“The infrastructure for building a surveillance network is being installed on British streets,” says Adrian Short, a data analyst who has built a web portal to track InLink applications. “And councils either don’t have or don’t feel they have the right to refuse them.”
The new boxes would join or, in some cases, replace a hodgepodge of grimy 1990s-era phone boxes already on the street.
And because each of London’s 33 local authorities deals separately with planning, it falls to teams of local planners to sift through stacks of phone box proposals.
Walker said they arrive at his Westminster office in paper stacks dozens at a time, sometimes just before the Christmas holiday. Then the clock starts ticking: 56 days until, in the absence of an objection from the council, the phone company has the right to start work.
Establishing credible objections is a laborious process, forcing planners to solicit input from nearby businesses and traffic specialists. The phone companies often promise to remove two 1990s-era boxes for every new one they add, but Walker said Westminster did not want any, period.
Matthew Carmona, a professor of planning and urban design at University College London, said the situation “has, in a way, caught policymakers by surprise”. After removing phone boxes that fell into disuse with the rise of mobile phones, he said, “the phone companies have realised they can make money from them in a different way, and in doing that they can bypass any regulations”.
The spread of the phone boxes has also exposed the drawbacks of London’s fragmented planning system. Accommodations for the visually impaired, for example, differ in each of London’s boroughs.
Sarah Gaventa, a former design adviser to the British government, said a public art project she was working on had required dozens of applications to seven different local authorities, a barrier she said did not exist in other major European cities.
New York City, faced with corner after corner of disused pay phones, took a different tack. It solicited proposals for a custom-designed phone box, and though problems have cropped up with the internet-connected kiosks, the city is now expected to earn half a billion dollars over 12 years from its cut of the advertising revenue.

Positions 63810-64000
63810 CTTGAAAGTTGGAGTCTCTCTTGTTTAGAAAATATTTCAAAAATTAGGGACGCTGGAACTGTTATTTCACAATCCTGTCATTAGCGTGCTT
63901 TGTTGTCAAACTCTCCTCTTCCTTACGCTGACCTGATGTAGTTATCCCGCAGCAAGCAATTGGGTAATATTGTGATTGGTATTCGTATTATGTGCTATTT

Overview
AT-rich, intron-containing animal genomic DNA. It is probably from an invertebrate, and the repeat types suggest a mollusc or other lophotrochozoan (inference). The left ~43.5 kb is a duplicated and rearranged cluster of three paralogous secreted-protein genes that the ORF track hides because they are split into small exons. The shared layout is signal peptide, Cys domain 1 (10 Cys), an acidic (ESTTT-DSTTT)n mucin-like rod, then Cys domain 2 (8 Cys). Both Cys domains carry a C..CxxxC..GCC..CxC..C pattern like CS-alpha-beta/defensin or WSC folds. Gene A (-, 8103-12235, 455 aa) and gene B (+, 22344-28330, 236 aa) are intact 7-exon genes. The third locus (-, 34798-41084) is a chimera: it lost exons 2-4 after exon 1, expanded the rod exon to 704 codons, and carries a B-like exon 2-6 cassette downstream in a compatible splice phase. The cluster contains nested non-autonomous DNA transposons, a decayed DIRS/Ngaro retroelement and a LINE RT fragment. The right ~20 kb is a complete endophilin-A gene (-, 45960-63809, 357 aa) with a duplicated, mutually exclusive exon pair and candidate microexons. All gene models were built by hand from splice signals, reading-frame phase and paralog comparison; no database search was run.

London, on the other hand, has largely been left to watch as rival companies vie for space on the streets.
By replacing old booths with internet-connected kiosks, the phone companies say they are decluttering streets and giving Britons and tourists alike modern tools for navigating the city, resulting in more calls and frequent use of the touchscreens. Neil Scoresby, BT’s general manager for payphones and InLink, said the company complied with planning laws and, on occasion, agreed to remove a box a council didn’t want.
InLink said the company only stores unique identifiers for people’s phones after they sign up for the service and does not currently track pedestrian movement.
Westminster City Council has rejected around 175 applications for additional or replacement phone boxes over the past two years. But the phone companies can appeal to a government planning inspector to erect them anyway.
Now, the Westminster council is seeking broader powers. It filed a claim in the High Court of Justice in August seeking to force the planning inspector to consider, beyond the site and appearance of new boxes, whether there was a need for them.
Walker said the Westminster council has a better idea about what to add when old phone boxes get yanked out: “We’d rather have a tree,” he said.
© New York Times